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Sports Medicine Center Content List

  • About Body Basics

    Remember the biology class you had in high school? Well, maybe you don't or maybe now that you have a child, your interest in how the body works has grown.

  • Sports Physicals

    Just as professional sports stars need medical care to keep them playing their best, so do student athletes. That's why it's important to make sure that kids and teens get a sports physical.

  • When Kids Want to Quit a Sport

    What should parents do when their child wants to quit a sport?

  • A to Z: Head Injury

    Learn more about head injuries (head trauma).

  • Anterior Cruciate Ligament (ACL) Tears

    ACL injuries can happen in active and athletic kids when excessive pressure is put on the knee joint, resulting in a torn ligament.

  • Arthrocentesis (Joint Aspiration)

    Arthrocentesis (joint aspiratio) involves withdrawing (aspirating) a sample of fluid from a joint using a needle and syringe.

  • Broken Bones

    Many kids will have a broken bone at some point. Here's what to expect.

  • Concussions

    Concussions are serious injuries that can be even more serious if kids don't get the time and rest needed to heal them completely.

  • Ear Injuries

    Ear injuries not only can affect a child's hearing, but sense of balance too. That's because our ears also help keep us steady on our feet.

  • First Aid: Dislocations

    A dislocation happens when two connected bones are separated. These injuries require emergency medical care to avoid further damage.

  • First Aid: Head Injuries

    Learn about the different types of head injuries, and find out what to do if your child is seriously injuried.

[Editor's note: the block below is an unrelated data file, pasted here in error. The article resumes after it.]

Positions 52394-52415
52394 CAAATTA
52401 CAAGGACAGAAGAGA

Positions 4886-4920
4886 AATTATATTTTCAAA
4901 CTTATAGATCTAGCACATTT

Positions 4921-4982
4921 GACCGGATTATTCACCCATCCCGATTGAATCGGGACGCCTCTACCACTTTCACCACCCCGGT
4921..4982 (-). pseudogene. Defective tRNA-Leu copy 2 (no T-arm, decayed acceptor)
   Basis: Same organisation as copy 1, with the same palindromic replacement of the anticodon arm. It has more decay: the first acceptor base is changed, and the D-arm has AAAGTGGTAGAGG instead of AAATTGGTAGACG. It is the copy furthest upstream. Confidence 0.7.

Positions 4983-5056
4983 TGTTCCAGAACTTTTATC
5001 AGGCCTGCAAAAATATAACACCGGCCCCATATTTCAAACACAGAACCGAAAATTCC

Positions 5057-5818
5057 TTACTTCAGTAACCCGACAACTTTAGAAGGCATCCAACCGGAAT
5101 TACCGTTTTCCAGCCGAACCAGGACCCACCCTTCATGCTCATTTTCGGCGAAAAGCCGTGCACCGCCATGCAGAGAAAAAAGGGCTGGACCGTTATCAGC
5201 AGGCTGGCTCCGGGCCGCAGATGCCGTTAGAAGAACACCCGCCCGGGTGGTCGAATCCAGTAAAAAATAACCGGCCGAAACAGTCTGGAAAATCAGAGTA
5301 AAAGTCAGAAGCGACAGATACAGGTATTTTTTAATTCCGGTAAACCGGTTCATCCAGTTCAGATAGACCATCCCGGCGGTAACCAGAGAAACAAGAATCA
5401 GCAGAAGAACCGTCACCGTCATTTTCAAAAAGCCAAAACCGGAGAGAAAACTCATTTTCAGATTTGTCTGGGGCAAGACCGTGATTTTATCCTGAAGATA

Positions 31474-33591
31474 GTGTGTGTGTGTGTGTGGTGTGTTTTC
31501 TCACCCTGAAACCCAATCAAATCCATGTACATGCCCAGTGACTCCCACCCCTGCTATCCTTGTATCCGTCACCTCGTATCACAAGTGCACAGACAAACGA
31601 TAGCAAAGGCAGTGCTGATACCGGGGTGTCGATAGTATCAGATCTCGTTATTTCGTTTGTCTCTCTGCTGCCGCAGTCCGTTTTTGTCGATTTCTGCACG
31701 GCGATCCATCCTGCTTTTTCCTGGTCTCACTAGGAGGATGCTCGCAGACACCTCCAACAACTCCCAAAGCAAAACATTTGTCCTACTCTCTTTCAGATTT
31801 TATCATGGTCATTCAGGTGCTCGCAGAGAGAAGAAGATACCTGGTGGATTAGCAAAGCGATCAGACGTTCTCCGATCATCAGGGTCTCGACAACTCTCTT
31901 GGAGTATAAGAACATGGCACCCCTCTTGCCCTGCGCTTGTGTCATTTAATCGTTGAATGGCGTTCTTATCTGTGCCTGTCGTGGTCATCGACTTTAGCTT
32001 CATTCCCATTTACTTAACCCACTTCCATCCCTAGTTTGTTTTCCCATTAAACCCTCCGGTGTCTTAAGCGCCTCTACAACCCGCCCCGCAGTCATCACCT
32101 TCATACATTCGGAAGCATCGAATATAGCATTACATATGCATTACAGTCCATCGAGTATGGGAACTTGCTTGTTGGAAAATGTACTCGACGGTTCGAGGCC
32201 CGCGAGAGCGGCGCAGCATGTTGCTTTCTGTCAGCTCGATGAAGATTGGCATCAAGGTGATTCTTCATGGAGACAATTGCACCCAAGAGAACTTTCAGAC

• First Aid: Strains and Sprains

    Here's what to do if you think your child has pulled or torn a muscle, ligament, or tendon.

  • First Aid: Teeth Injuries

    If your child loses a baby tooth, there's no need to replace it. But if a permanent tooth is dislodged, it's a dental emergency. Here's what to do.

  • Growing Pains

    Growing pains are leg pains and soreness that happen to kids at night, usually when they're 3 to 12 years old.

  • Head Injuries

    Head injuries can be external or internal. Learn more about both kinds, how to prevent them, and what to do if your child is injured.

  • How Can Parents Help Prevent Concussions?

    Concussions are serious injuries. Here's how to help protect kids and teens from them.

  • How Long Does it Take for a Broken Bone to Heal?

    How long does a broken bone take to heal? Find out!

  • Jumper's Knee

    Jumper's knee is an overuse injury that happens when frequent jumping, running, and changing direction damages the patellar tendon.

  • Little League Elbow

    Little League elbow is an overuse injury to the elbow caused by repetitive throwing. Most cases happen in pitchers, but any young athlete who throws a lot can get the condition.

  • Medial Collateral Ligament (MCL) Injuries

    MCL injuries can happen in active and athletic kids, when excessive pressure is put on the knee joint, resulting in a torn ligament.

  • Osgood-Schlatter Disease

    Osgood-Schlatter disease (OSD) is one of the most common causes of knee pain in adolescents. It's really not a disease, but an overuse injury.

  • Panner's Disease

    Panner's disease is a painful bone condition linked to overuse of the elbow. Kids with Panner's disease need to avoid all activities that cause pain so the bone can heal.

  • Patellofemoral Pain Syndrome (Runner's Knee)

    Patellofemoral pain syndrome (or runner's knee) is the most common overuse injury among runners, but it can also happen to other athletes who do activities that require a lot of knee bending.

  • Preventing Eye Injuries

    Eye injuries in kids can lead to serious vision problems, even blindness. Wearing protective eyewear can prevent most eye injuries.

  • Sever's Disease

    Sever's disease, a common heel injury in kids, is due to inflammation (swelling) of the growth plate in the heel. While painful, it's only temporary and has no long-term effects.

  • Shin Splints